We have studied the pathophysiology of the vascular obstruction induced by Plasmodium falciparum-parasitized erythrocytes with the use of an ex vivo microcirculatory preparation perfused with red cells infected with knobless and knobby clones of the FCR-3 strain. We find that parasitized erythrocyte membrane knobs are indispensable for the generation of the circulatory obstruction. Uninfected erythrocytes incubated in culture and erythrocytes infected with early or late forms of the knobless clones or the early forms of the knobby clone all failed to obstruct the microcirculation, although exhibiting various effects on bulk viscosity and peripheral resistance during flow. In contrast, late forms of the knobby clone produced significantly higher peripheral resistance during flow and significant obstruction as detected by changes in time of pressure flow recovery as well as by direct videorecorded microscopic observation. Optical and electron microscopy showed that the adherence of parasitized cells to the endothelium was limited to the venules and involved the knobs in junctions. In addition, we were able to follow the sequence of events during obstruction: initial red-cell adherence to the venular endothelium (sometimes only transitory) followed by progressive recruitment at the venule surface, finally leading to total obstruction that involved parasitized and nonparasitized erythrocytes. Sometimes, retrograde aggregation would extend the obstruction to the capillaries or even precapillary arterioles. These results show that knobs are necessary and sufficient to produce vascular obstruction and that other factors (spleen, immunological, etc.) can only have a modulating role. These results also exclude the possibility that the exclusive adherence to venules is the consequence of 'plasma factors' found in the malaric patients.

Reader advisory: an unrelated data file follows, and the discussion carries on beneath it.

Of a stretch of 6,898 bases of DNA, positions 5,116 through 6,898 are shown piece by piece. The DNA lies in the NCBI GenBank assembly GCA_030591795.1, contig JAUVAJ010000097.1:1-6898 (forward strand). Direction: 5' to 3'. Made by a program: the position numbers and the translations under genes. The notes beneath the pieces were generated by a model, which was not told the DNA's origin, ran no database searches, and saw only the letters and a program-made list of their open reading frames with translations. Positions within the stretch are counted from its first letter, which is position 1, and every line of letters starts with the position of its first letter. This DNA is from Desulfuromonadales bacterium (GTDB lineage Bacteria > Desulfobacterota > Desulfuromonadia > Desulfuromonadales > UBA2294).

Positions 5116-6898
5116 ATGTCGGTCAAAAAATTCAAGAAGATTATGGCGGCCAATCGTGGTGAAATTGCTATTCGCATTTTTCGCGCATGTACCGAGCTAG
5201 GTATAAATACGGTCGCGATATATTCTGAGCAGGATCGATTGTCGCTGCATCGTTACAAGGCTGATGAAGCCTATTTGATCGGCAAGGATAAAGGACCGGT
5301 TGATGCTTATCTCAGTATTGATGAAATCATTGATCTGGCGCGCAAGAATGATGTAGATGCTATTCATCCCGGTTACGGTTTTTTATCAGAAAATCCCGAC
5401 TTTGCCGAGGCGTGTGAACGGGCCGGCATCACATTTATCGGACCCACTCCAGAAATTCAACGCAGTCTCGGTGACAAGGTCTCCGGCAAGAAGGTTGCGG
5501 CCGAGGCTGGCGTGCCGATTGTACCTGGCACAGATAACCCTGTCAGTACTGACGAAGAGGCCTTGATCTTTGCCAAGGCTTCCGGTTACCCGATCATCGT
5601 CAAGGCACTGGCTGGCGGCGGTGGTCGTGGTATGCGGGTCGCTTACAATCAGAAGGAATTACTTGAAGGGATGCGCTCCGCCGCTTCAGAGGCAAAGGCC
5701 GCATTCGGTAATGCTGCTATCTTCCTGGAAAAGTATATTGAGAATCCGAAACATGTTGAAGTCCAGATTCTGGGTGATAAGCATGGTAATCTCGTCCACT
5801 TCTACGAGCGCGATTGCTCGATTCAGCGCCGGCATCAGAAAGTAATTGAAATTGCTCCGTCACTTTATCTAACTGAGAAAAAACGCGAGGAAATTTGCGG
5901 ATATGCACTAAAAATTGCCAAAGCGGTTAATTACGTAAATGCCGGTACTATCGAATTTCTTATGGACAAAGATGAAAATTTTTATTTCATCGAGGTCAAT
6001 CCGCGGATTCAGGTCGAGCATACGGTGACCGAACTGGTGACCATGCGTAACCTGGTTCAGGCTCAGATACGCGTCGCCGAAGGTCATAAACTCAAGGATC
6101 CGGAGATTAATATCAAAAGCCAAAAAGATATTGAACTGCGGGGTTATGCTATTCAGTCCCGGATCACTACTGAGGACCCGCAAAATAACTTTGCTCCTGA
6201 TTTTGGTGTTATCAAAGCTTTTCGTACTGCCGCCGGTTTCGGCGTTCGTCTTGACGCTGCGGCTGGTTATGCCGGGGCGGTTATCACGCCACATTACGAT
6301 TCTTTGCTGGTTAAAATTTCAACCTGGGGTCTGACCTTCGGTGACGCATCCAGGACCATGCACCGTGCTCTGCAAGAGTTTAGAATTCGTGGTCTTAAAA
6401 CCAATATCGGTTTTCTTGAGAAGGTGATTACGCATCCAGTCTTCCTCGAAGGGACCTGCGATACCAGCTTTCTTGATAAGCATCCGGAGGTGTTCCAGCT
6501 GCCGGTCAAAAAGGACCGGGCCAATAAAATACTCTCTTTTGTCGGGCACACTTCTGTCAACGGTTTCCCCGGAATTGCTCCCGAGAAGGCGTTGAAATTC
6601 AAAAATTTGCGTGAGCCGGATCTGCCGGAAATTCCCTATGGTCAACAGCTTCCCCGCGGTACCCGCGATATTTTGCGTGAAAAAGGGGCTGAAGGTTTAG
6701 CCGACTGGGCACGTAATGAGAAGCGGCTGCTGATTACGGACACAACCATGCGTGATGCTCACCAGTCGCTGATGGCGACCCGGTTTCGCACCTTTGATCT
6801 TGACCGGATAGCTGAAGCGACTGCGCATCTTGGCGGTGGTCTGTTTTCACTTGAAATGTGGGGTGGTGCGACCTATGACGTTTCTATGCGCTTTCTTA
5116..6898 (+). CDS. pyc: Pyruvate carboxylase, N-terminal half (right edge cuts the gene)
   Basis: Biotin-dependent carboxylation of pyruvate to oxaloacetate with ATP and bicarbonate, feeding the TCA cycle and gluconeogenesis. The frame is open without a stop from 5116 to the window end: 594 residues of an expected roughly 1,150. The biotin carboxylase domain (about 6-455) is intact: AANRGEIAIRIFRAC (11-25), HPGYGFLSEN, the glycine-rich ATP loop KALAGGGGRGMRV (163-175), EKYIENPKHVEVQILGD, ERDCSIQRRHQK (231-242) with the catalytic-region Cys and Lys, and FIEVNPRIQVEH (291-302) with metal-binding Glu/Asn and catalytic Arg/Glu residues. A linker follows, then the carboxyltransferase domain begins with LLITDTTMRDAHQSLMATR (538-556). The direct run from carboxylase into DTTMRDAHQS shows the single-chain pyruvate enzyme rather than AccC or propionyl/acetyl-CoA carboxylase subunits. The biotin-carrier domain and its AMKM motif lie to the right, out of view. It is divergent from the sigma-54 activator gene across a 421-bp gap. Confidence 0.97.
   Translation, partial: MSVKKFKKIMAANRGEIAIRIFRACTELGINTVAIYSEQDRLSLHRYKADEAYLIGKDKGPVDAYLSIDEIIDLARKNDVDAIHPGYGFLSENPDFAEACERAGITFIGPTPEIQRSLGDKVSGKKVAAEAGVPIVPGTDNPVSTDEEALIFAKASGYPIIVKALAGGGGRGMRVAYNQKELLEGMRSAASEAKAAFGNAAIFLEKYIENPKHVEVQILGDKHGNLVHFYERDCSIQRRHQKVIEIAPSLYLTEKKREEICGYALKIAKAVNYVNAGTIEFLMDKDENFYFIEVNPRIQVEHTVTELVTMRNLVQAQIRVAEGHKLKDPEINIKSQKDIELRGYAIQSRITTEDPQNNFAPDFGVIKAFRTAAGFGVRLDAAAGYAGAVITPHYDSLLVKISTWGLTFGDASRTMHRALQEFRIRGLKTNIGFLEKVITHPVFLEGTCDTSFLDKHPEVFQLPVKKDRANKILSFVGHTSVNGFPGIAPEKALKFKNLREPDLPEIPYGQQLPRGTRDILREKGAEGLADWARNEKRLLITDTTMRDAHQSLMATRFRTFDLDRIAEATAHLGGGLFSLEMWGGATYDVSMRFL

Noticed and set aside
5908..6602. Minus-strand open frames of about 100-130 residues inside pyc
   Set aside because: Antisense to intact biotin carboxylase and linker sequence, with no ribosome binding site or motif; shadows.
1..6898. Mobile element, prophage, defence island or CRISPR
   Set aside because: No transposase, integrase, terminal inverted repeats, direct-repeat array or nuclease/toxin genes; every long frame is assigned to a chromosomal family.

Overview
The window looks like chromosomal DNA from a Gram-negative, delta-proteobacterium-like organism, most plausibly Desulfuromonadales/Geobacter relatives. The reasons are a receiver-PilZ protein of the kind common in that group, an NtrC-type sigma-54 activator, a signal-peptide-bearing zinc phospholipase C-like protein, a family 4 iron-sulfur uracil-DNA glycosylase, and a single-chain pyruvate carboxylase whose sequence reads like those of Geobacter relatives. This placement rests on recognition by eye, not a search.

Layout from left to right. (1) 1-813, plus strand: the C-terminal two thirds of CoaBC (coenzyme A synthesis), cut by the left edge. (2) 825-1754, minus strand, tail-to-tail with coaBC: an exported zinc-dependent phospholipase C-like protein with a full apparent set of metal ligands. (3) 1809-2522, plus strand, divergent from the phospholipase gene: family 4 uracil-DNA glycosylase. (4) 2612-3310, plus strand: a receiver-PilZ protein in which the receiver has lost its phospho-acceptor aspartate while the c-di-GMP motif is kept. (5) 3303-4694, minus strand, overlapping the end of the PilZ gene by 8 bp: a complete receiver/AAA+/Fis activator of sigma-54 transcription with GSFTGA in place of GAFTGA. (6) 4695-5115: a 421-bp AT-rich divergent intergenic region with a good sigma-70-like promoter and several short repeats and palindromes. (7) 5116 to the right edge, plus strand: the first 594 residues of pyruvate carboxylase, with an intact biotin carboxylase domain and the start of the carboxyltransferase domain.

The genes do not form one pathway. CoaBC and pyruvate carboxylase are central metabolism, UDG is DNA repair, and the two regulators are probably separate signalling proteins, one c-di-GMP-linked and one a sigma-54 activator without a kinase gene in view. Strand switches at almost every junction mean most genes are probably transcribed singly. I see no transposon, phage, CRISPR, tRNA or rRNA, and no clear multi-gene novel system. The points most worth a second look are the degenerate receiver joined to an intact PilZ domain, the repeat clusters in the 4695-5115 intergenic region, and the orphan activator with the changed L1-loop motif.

|Original language||English (US)|
|Number of pages||5|
|Journal||Proceedings of the National Academy of Sciences of the United States of America|
|State||Published - 1985|
ASJC Scopus subject areas